I didn't see it coming even when the mischievous old lady first joined and then, by asking silly questions, tried to destabilise the rehabilitation clinic I'm running in my home.
'If it's the case,' she said, 'that experiments in America, involving laboratory rats and neat gin, prove that addiction is a disease, why, instead of requiring us to stand on a podium with buckets on our heads while our fellow patients criticise our morals, aren't you treating us with drugs?'
'Never you mind,' I said. 'Up on the podium.'
'And here's another,' she said. 'If, intoxicated, we're not ourselves, who are we? Or does that open up questions in the field of trans-personal identity that are too complicated to explore?'
What I didn't twig was that she was here merely as a spy for Zamit & The Postman, seeking to confuse me at a time when I'd taken on too much: running the clinic, using it - in my second hat as a television watchdog - as a source of information (the better to expose types like Lancelot Bunce in a prime- time slot) and, most importantly, trying to secure a job as Tatler's restaurant critic.
This last opportunity had come way thanks to my friend Craig Brown, who, very decently, had suggested to his old school chum Nicholas Coleridge that I was just what Tatler needed.
'And don't play the fool when you meet him,' said Brown. 'Nicholas is a very nice man, but he's a little straight up and down, if you take my drift. He must think you're as respectable as he is.'
No problem. Not only did I need the job, I'd realised suddenly that while running a clutch of picture magazines might seem rather a frivolous occupation for a man (the sort of thing girls, as a rule, do better), Mr Coleridge would be a source of household hints associated more usually with women. Diligent though they had been with industrial soap and scouring fuel, the patients at my clinic had, for the most part, been confounded by the oven and the bath. Mr Coleridge would know the answer.
'Nor would he agree with you,' said Brown, 'that the only thing more boring than reading about food is writing about it, so pretend to know what fennel is, and, if he offers you a drink, don't ask for a glass of milk. Try, too, to deploy the fat, languid adjectives - 'agreeable', 'beastly', 'felicitous', etc - more often associated with a Spectator essayist. Ideally, he should think he's having lunch with P D James. Don't let me down.'
'Of course I won't,' I said.
Nor did I - which wasn't difficult, since Mr Coleridge turned out to be delightful, asking me, when he rang to arrange the rendezvous, where I had to be in the afternoon and, when I said Ladbroke Grove, nominating a pansy restaurant near at hand.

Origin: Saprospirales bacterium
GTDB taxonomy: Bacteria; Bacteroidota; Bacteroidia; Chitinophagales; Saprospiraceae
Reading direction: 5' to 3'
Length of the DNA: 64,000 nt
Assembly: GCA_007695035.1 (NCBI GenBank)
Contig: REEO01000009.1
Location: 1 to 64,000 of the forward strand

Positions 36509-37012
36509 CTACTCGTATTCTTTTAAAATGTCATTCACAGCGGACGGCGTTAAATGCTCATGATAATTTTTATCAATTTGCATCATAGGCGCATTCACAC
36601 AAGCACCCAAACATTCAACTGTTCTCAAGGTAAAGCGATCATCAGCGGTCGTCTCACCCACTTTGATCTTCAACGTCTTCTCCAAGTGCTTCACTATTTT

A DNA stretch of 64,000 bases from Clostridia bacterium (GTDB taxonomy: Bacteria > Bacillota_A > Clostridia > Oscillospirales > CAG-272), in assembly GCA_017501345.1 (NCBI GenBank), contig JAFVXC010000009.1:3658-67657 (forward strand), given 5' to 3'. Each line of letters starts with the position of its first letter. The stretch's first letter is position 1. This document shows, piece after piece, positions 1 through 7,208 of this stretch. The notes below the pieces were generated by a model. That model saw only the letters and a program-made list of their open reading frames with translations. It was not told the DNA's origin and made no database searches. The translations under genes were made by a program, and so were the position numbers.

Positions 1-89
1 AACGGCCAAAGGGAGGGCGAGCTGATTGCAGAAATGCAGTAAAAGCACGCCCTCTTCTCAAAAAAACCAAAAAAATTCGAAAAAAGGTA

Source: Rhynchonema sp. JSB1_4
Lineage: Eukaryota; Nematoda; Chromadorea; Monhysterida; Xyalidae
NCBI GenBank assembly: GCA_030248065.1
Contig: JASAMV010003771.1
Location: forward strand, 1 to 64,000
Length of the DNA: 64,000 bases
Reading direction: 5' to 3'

And the lunch went very well, notwithstanding the fact that I had various worries on my mind, specifically whether Lancelot Bunce, to whom I'd represented myself as a substantial customer for crack, would be in place at 3.30 in Ladbroke Grove - the plan being that, once I'd gained his confidence, I'd film him at a later date, handing over a rock the size of the Scilly Isles.
In the event, I was able to maintain an undisturbing burble - 'These courgettes are most agreeable' - and by the end of lunch I assumed the Tatler job was mine.
'Can I give you a lift to Ladbroke Grove?' said Mr Coleridge.
'Thank you,' I said, imagining that he'd drop me off at Bunce's basement crack den and then continue on his way. As we drew up, however, Bunce came running up the basement steps - in so far, at least, as a 26-stone Jamaican can accurately be described as running.
'The stuff's not here,' he said. 'Who's your pal?'
'Nicholas Coleridge,' I said. 'Conde Nast. Magazines and so forth.'
'He can drive me down the road,' said Bunce.
I got out of the car and Bunce got in, then he and Mr Coleridge drove off, with the latter looking a little confused, I thought. It could have been worse. What Mr Coleridge didn't know, and what I now discovered, was that Zamit & The Postman - tipped off by Mrs Matthews - had been filming us from across the road.
'Sign these,' said Miss Zamit, emerging from the shadows and pushing some release forms into my hand.
Never mind. Since it would be two months at least before Mr Coleridge saw himself in a prime-time watchdog slot, it seemed safe to ring him up and ask about the job.
'I've given it to Mr Bunce,' he said.
'Do you happen to know the best way to clean a bath?' I said.
'Brillo Pads,' he said, 'but you have to be careful not to scratch the surface of the bath.' The day hadn't been a write-off after all.Reuse content